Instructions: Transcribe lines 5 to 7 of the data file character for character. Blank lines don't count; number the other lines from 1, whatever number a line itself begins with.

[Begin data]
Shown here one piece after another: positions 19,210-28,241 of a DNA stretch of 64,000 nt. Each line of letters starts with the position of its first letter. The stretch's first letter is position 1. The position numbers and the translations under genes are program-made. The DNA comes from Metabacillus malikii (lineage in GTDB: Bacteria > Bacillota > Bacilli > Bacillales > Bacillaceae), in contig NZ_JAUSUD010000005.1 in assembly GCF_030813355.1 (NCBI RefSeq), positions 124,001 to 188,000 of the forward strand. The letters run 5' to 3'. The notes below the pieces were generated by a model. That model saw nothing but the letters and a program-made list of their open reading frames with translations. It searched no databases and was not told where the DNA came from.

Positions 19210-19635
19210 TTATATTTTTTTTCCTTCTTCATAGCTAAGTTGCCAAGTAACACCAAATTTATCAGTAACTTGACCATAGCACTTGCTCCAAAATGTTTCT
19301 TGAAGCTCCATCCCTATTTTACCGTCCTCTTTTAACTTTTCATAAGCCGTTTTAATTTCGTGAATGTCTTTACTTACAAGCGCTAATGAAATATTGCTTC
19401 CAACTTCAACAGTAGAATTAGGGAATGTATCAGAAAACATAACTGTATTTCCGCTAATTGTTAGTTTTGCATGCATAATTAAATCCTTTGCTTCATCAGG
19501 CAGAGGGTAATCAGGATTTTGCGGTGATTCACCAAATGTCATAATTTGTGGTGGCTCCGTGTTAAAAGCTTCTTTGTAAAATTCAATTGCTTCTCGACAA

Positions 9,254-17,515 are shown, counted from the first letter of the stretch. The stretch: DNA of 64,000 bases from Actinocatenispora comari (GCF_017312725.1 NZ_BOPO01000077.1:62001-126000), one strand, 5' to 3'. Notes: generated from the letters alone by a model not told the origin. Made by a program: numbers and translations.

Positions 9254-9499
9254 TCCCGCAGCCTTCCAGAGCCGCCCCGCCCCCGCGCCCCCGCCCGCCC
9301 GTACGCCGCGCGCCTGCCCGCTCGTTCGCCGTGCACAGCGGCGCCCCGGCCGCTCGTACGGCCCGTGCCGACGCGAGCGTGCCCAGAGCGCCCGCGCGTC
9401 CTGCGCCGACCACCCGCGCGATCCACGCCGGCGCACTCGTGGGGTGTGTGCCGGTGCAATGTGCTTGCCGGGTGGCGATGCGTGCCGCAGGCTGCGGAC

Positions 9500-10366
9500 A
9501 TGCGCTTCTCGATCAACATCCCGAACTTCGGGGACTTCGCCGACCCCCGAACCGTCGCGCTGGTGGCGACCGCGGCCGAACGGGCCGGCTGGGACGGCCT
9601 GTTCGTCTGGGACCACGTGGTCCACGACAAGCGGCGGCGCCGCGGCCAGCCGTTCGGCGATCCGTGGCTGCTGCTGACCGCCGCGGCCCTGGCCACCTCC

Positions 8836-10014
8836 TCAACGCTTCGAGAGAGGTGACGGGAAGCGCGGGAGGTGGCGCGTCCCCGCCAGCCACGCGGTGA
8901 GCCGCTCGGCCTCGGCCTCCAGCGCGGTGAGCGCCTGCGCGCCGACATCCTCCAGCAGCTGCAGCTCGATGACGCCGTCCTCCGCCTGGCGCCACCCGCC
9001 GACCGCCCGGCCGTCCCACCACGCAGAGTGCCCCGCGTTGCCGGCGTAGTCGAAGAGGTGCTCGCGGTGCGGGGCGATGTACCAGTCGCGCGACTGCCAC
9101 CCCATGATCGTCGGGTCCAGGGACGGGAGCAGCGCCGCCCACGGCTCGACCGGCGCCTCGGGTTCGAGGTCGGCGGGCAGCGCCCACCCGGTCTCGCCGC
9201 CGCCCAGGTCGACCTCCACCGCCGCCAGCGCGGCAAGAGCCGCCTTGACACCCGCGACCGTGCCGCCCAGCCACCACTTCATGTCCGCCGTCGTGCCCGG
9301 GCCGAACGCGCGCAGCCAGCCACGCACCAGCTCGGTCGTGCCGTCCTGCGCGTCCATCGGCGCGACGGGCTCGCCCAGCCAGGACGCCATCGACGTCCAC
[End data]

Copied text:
19401 CAACTTCAACAGTAGAATTAGGGAATGTATCAGAAAACATAACTGTATTTCCGCTAATTGTTAGTTTTGCATGCATAATTAAATCCTTTGCTTCATCAGG
19501 CAGAGGGTAATCAGGATTTTGCGGTGATTCACCAAATGTCATAATTTGTGGTGGCTCCGTGTTAAAAGCTTCTTTGTAAAATTCAATTGCTTCTCGACAA

Positions 9,254-17,515 are shown, counted from the first letter of the stretch. The stretch: DNA of 64,000 bases from Actinocatenispora comari (GCF_017312725.1 NZ_BOPO01000077.1:62001-126000), one strand, 5' to 3'. Notes: generated from the letters alone by a model not told the origin. Made by a program: numbers and translations.